A credible book by someone who's lived it. Jerry Shirley tells it like it is during the boom times of the '70's British invasion of the 1970's--from his unique perspective, Shirley tells a story of becoming a Rock legend at the young age of 16. Jerry tells of his joining a band with Peter Frampton and the often mercurial Steve Marriott--from playing to 250,000 people in Hyde Park to a sold out Shea Stadium and Madison Square Garden. Humble Pie epitomized what has come to be known as Stadium Rock--touring constantly and signing one of the first multi-million dollar record deals. Humble Pie helped write the model for what became the standard party-central routine that defined an era--Humble Pie earned a fortune--they spent a fortune. To quote Jerry Shirley, "We ended up with some brilliant memories of the greatest times of our lives." This is the story of those times--a great read with a lot of insight from someone who experienced what some may call, "The Greatest Age of Rock 'n Roll."
13 of 14 people found the following review helpful
Great stories about Humble Pie & Steve Marriott Dec 8 2011
By George Manney - Published on
Format: Paperback Verified Purchase
Wonderful stories of the great rock band Humble Pie and the late Steve Marriott! Humble Pie played the Spectrum in Philly a number of times but for me the best was at the Electric Factory in 1970 for their 1st Philly performance. Hats off to Jerry for his witty & candid memories of being on the road with the magical & best white British soul singer, Steve Marriott. Had the pleasure to meet the band backstage at the Spectrum in Philly-1973 via my good friend, Bob Kelly. Steve gave me a red guitar pick with Humble Pie - Steve printed in white... still have that in my collection. Thanks mate!
5 of 5 people found the following review helpful
Who knew drummers could write? Sept. 10 2012
By humbled mac - Published on
Format: Paperback Verified Purchase
Thank you Jerry Shirley for sharing your story of Humble Pie! It is a shame that the history of this great band has been off the radar for so long. A fun read, "Best Seat" follows the rise and fall of the hardest rockin' band in show business, and Shirley tells his tale with humor, honesty, and gratitude. Rock on! Also check out epic Pie albums Smokin', Rockin' the Fillmore, and Rockin' the Winterland, and Small Faces: Ultimate Collection. Essential listening.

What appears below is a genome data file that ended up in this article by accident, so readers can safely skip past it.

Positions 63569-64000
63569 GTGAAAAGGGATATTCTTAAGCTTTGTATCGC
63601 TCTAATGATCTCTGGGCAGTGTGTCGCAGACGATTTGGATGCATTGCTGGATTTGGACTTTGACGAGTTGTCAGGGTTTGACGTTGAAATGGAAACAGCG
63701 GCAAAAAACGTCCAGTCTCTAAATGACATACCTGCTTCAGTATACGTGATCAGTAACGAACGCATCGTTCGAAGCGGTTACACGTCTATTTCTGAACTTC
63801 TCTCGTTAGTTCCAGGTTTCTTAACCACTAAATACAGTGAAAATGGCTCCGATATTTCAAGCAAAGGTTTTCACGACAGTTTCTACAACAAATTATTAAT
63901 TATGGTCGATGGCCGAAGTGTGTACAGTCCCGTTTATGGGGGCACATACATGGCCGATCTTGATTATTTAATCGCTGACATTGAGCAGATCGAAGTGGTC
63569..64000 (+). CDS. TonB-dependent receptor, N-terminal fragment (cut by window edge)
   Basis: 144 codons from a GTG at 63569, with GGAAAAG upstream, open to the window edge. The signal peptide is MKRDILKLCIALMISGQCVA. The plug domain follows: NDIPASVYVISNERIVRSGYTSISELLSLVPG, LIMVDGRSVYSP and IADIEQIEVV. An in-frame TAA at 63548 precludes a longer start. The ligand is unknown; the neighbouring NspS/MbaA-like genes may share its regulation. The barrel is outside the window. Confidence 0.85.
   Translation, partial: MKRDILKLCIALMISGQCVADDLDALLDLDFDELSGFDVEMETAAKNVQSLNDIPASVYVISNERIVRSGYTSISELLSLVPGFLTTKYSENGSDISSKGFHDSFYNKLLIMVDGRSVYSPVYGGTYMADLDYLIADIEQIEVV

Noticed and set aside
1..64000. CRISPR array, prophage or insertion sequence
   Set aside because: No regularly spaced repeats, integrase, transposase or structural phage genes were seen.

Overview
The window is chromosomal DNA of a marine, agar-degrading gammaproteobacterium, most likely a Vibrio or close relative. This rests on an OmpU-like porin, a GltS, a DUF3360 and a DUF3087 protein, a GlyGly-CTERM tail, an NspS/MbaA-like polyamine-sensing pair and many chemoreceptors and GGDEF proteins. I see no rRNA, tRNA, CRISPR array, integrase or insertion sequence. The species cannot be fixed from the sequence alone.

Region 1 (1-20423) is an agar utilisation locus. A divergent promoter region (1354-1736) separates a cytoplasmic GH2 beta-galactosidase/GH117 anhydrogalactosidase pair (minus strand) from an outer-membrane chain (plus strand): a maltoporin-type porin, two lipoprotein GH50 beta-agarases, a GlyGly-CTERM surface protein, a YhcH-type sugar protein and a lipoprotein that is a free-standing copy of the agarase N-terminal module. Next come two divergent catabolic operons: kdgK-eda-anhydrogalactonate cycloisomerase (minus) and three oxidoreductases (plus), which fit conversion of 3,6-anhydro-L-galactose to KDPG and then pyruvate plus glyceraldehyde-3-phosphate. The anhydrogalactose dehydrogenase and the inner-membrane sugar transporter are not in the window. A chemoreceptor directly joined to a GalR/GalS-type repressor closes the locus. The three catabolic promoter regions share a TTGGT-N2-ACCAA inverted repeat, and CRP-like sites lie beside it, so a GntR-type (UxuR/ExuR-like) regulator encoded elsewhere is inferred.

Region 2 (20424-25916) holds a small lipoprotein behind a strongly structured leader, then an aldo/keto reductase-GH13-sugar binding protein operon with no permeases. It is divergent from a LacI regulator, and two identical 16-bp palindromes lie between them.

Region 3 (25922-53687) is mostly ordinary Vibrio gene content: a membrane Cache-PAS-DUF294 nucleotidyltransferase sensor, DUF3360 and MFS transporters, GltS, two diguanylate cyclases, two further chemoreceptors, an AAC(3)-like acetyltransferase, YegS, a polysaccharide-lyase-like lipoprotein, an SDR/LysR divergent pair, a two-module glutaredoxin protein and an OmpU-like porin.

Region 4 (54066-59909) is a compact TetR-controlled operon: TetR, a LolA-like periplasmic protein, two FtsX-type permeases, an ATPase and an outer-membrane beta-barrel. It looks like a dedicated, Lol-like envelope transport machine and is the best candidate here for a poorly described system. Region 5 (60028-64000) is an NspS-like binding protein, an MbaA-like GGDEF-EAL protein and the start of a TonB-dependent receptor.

5 of 6 people found the following review helpful
The Sad Tale of Shakey Steve July 26 2014
By Up The Stairs - Published on
Format: Paperback
I am quite happy to have read this book. It isn't a literary masterpiece, but it is certainly something I've been looking to read for decades. I loved Humble Pie, and I still listen to their music on a regular basis. In the early 1970s, Humble Pie was THE band to see live. They were better live than the Stones, Zeppelin, the Who, you name it. Their albums lacked a bit behind those other bands, but their stage performances were unbeatable. To be able to read how the band was formed, why Peter Frampton left, and how the band disintegrated was very interesting and satisfying. Best Seat in the House does get repetitive, particularly when talking about drug use, but all of the information in between is fabulous. I read a lot of rock and roll memoirs, bios, and picture/bio/coffee table books, and this one stands right up there with the best of them. What it lacks in viewable pictures, it makes up in stories. Imagine being 16 and playing drums for Humble Pie! What a way to start a career. On the other hand, this book is not just about drumming for Peter Frampton and Steve Marriott, it's about the demise of Steve Marriott. Jerry Shirley goes into great detail about what happened to Humble Pie and who he felt was at fault. Make no mistake about it, had Peter Frampton not left Humble Pie, the Pie would have gone on to be one of the biggest bands in rock and roll history. The reasons he left Humble Pie are the same reasons Humble Pie failed: Steve Marriott. Marriott is easily one of the best singers, ever, but he was as selfish and ego driven, yet insecure, as anyone in rock and roll, and he destroyed what could have been the second coming. Humble Pie had all of the ingredients to become another Led Zeppelin or Rolling Stones, possibly even better. It just didn't happen. Thanks for the book, Jerry. Thanks a bunch. Now, if we could get Peter Frampton to write his autobiography.............